181 F.2d 353
12 Alaska 667
United States Court of Appeals Ninth Circuit.
April 18, 1950.
Wendell P. Kay, Warren N. Cuddy, Anchorage, Alaska, for appellant.
J. L. McCarrey, Jr., Anchorage Alaska, for appellee.
Before STEPHENS and HEALY, Circuit Judges, and GOODMAN, District judge.
STEPHENS, Circuit Judge.
The appellant asks reversal of a money judgment against it because two of its proposed instructions were not given to the jury. Appellant's sole defense to the action is that the alleged indebtedness never existed. The rejected instructions were intended to point up appellant's claim that there were such unreasonable delays on the part of appellee in making demands and in bringing suit for the sum of various amounts of money allegedly expended by appellee at appellant's request and for his benefit, that the jury should take note of them and the circumstances in arriving at its verdict.
It is of course true that the theories of parties to a court action should be given the jury by way of instructions or charge and this the court adequately did. But this does not mean that a party has the right to have the jury charged upon every inference it thinks should be drawn from the evidence adduced. The court charged the jury in an unimpeachable manner as to the issues in the case which amply covered the thory of the parties- on the one side that the indebtedness existed, on the other that it never had existence. The court exercised its discretion by choosing not to comment upon or to attempt to analyze the evidence and it told the jury to weight the evidence and find its verdict therefrom. The rejected proposed instructions, if given would have called attention more to a particular point in the case than to appellant's theory of the case. We think the court was under no compulsion to do this.
The cases cited in appellant's brief do not support its view. Some of the cases cited hold that instructions given make testimony on a relevant issue ineffective, and therefore the holding constitutes reversible error. Such cases are Shadock v. Alpine PlankRoad Co., 1889, 79 Mich. 7, 44 N.W. 158; Greenleaf v. Birth, 1835, 9 Pet. 292, 34 U.S. 292, 9 L.Ed. 132; Ranney v. Barlow, 1884, 112 U.S. 207, 5 S.Ct. 104, 28 L.Ed. 662; and United States v. Messinger, 4 Cir., 1934, 68 F.2d 234. In some of the cases cited the judgment is reversed because the jury was charged that it could not consider unusual delay as a circumstance unfavorable to the plaintiff. Such a case is Walker v. Harvey, 3 Cir., 1901, 108 F. 741. Some of the cases cited hold that the instruction on a particular point must be given if requested where the point brings a principle into play which general instructions do not cover. Such a case is Stewart v. Sonneborn, 1878, 98 U.S. 187, 25 L.Ed. 116. Therein a requested instruction which covered probable cause in a malicious prosecution action was erroneously rejected. Hubenthal v. Gibbons, 1915, 168 Iowa 630, 150 N.W. 1067, is a good example of this phase of the subject. Suit was instituted on a promissory note many years after the due date. The defendant claimed that he had paid it and that he had met plaintiff on business and for pleasure several times after payment and the debt was not mentioned. Refusal to give an instruction calling these facts to the jury's attention was held reversible error. Here a principle of law was required to be given the jury which the general instructions would not cover, to-wit: Where a debt once existed and for a considerable period after its due date circumstances occur in which some mention of it would likely be made if it remained unpaid, such circumstances constitute some evidence that the debt had been satisfied. Thus an affirmative act- satisfaction of the debt- could be inferred from circumstances which in themselves are wholly disassociated from any phase of the case.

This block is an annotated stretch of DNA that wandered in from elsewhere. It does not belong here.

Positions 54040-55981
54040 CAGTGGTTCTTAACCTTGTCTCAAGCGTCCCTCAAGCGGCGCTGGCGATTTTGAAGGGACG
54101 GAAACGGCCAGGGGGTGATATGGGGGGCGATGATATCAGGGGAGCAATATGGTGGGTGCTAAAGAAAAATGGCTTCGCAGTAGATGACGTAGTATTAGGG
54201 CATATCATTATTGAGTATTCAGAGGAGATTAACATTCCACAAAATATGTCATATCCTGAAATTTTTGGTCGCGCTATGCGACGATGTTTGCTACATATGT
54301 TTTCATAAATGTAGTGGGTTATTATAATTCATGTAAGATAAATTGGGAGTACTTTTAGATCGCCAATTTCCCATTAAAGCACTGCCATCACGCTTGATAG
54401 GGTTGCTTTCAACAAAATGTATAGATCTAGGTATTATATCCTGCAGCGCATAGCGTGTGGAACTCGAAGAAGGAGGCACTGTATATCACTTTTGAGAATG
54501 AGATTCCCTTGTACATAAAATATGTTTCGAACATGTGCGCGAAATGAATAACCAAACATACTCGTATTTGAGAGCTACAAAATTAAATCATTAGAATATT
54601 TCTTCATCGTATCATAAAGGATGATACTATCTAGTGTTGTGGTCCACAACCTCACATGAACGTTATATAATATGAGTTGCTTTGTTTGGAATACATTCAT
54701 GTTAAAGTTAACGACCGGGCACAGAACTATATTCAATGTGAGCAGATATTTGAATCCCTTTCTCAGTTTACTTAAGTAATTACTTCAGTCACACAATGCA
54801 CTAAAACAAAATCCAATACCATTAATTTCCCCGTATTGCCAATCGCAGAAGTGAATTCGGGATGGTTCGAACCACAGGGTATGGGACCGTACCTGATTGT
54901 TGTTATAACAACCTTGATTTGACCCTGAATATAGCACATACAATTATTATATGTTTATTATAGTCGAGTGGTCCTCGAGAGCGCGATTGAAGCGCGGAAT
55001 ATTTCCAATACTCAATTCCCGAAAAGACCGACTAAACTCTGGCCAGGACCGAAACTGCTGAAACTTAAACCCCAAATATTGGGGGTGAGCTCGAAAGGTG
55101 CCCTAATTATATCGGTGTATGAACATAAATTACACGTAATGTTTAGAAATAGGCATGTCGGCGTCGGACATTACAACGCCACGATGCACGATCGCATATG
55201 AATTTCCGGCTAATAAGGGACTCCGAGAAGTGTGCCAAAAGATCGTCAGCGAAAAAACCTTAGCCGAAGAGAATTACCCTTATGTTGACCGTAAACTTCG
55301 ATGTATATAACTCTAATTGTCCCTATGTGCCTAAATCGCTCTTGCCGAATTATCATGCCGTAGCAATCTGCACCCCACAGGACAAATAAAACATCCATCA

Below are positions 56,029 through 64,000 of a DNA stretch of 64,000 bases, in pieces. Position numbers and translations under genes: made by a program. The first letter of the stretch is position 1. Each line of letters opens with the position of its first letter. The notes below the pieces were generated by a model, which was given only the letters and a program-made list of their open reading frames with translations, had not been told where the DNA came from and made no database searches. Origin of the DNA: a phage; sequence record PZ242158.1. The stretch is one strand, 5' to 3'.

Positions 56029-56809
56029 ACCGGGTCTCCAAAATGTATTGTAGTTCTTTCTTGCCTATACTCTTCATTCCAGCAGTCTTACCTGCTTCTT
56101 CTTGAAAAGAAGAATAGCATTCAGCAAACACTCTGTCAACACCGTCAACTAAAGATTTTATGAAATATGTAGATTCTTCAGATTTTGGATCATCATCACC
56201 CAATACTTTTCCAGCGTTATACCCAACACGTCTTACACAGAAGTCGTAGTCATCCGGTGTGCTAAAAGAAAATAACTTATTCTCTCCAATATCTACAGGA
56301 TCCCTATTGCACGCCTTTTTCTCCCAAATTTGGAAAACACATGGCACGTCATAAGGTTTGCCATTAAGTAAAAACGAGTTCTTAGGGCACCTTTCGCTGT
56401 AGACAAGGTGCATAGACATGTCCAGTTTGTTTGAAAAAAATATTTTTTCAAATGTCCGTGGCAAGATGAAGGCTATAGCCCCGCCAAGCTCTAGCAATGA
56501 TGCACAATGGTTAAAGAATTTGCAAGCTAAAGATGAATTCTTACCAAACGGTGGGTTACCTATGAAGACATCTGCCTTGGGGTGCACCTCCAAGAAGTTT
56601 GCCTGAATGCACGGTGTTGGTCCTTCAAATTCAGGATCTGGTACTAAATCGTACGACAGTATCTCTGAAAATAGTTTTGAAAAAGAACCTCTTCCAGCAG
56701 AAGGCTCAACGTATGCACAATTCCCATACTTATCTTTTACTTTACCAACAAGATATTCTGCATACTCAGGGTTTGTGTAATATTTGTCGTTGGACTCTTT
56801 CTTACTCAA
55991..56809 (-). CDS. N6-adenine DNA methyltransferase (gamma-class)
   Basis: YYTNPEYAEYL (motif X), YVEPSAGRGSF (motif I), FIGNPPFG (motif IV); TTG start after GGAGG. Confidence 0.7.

In Paddock v. Mason, 1948, 187 Va. 809, 48 S.E.2d 199, the giving of a proposed instruction covering defendant's theory was held mandatory in an action on an employment contract where the defendant contended that the purpose of the employment had ceased to exist. Here, the principle of law came into the case that a contract of employment was at an end when the purpose of the employment came to an end. An analysis of Maupin v. Baker, 1946, 302 Ky. 441, 194 S.W.2d 991, will reveal the application of the same principle.
However, there are many cases in which it is held that the giving of an instruction on unreasonable delay is not error even where no new principle is injected. In such a case the matter is left to the discretion of the trial judge. Appellant's rule would practically replace the trial judge's discretion as to his commenting upon the evidence, with the mere desire of either party to the action.
This is not a complicated case and it went to the jury on uninvolved evidence and plain instructions. The matter of delay was one of the circumstances of the case bearing upon the simple issue: Were the alleged expenditures made? It would be rating a jury far too low in intelligence to question his ability to readily grasp the import of such circumstances without the assistance of a special instruction. And in addition to what we have said it is apparent that the implications of the delay could well have been and most probably were argued to the jury by appellant's counsel.